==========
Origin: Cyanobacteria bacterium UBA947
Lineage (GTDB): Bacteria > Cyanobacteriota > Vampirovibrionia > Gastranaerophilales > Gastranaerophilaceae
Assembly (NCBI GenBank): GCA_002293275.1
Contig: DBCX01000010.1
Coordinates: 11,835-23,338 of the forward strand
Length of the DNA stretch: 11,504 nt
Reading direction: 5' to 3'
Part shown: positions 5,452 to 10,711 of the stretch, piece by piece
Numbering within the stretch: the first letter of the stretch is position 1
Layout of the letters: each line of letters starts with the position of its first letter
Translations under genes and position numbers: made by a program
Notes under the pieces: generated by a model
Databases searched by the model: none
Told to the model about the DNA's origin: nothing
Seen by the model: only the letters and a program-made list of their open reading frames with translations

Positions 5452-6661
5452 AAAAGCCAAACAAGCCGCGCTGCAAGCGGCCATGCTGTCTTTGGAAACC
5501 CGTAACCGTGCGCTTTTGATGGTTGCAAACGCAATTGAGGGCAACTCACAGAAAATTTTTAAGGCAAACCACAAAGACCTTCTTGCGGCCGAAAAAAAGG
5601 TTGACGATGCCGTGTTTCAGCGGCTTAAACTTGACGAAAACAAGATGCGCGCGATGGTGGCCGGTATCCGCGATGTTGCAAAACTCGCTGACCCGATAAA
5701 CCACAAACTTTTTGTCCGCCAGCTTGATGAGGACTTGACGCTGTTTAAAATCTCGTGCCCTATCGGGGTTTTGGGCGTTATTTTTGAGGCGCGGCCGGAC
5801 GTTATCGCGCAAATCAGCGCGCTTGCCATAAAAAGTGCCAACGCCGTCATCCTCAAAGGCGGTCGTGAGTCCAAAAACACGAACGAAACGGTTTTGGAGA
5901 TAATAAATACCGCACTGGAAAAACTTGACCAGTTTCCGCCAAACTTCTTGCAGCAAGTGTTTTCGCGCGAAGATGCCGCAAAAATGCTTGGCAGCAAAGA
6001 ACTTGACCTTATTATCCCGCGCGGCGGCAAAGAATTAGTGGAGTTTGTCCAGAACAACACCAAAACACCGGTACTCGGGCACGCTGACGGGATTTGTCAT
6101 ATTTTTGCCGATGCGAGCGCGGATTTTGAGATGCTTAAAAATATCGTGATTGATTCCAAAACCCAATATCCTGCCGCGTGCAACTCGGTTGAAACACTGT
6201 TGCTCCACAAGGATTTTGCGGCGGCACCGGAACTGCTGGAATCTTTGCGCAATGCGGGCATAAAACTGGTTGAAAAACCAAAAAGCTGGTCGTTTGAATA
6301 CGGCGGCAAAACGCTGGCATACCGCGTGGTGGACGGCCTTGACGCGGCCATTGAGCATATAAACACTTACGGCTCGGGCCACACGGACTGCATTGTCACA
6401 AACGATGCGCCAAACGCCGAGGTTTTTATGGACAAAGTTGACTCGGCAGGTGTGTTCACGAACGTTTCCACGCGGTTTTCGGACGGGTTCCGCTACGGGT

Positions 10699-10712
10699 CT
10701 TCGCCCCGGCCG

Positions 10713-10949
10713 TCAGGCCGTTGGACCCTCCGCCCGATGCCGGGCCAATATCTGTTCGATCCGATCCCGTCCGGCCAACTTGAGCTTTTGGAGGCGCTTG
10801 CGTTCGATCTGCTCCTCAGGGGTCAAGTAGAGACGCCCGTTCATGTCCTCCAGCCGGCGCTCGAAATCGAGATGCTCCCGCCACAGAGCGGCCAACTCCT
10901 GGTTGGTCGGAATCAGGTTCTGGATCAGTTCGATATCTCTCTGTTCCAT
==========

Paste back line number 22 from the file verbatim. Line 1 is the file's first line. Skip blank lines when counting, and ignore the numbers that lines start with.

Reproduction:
5901 TAATAAATACCGCACTGGAAAAACTTGACCAGTTTCCGCCAAACTTCTTGCAGCAAGTGTTTTCGCGCGAAGATGCCGCAAAAATGCTTGGCAGCAAAGA